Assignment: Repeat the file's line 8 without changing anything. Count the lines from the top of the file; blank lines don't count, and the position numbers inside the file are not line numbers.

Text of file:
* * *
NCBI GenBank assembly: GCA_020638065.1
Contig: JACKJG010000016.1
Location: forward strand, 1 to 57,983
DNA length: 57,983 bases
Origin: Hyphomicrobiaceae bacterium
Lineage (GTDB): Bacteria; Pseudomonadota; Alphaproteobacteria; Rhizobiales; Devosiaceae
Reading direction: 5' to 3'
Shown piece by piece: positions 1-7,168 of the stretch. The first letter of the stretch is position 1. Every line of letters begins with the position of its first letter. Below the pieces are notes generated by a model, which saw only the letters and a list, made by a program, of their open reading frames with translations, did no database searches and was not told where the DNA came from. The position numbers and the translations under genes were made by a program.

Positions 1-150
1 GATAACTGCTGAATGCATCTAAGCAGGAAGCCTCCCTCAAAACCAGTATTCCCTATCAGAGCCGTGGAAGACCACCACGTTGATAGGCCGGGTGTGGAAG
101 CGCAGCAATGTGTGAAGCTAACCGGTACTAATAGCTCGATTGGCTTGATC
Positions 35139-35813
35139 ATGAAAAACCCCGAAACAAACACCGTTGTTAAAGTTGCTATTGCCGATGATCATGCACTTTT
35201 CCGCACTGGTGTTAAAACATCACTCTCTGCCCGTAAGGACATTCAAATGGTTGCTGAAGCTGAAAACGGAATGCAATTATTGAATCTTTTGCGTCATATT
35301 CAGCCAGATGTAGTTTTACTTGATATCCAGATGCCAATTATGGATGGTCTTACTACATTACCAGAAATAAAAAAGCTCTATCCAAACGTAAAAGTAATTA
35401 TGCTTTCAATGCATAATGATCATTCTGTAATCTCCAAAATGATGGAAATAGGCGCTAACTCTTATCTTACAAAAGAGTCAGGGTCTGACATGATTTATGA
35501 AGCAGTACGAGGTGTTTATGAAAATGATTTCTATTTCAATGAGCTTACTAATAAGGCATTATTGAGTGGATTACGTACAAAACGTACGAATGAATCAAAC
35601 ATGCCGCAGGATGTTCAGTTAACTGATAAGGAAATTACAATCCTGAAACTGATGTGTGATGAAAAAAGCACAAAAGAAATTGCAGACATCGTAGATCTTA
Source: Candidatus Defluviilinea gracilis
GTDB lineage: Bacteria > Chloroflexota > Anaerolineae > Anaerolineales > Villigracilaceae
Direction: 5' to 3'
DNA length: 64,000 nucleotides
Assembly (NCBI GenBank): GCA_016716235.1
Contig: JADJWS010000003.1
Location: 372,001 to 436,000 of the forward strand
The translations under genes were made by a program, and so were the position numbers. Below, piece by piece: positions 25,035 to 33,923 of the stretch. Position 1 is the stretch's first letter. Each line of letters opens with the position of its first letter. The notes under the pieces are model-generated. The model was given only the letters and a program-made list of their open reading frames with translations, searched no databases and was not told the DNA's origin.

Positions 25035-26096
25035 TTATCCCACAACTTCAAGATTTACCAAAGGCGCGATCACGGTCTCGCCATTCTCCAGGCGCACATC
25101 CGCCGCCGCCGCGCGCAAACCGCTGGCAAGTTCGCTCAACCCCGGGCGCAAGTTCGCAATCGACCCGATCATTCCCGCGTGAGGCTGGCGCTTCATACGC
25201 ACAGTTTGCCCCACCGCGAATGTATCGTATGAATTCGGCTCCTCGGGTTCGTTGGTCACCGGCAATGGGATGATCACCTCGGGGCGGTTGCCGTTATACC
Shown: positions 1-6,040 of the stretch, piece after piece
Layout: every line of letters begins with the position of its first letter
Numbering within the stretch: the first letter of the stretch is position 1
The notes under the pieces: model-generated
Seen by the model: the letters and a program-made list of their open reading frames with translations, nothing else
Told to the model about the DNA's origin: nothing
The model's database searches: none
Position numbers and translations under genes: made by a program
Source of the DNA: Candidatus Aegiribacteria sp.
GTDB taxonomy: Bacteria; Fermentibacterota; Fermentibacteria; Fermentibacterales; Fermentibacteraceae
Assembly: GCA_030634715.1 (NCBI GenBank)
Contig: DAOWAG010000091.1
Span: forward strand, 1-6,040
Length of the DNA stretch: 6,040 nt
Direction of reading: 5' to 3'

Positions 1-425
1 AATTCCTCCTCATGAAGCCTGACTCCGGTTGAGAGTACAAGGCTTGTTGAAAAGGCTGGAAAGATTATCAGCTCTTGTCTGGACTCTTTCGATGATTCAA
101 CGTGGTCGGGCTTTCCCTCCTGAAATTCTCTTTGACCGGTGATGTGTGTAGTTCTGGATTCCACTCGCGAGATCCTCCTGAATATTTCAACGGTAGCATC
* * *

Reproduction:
Shown piece by piece: positions 1-7,168 of the stretch. The first letter of the stretch is position 1. Every line of letters begins with the position of its first letter. Below the pieces are notes generated by a model, which saw only the letters and a list, made by a program, of their open reading frames with translations, did no database searches and was not told where the DNA came from. The position numbers and the translations under genes were made by a program.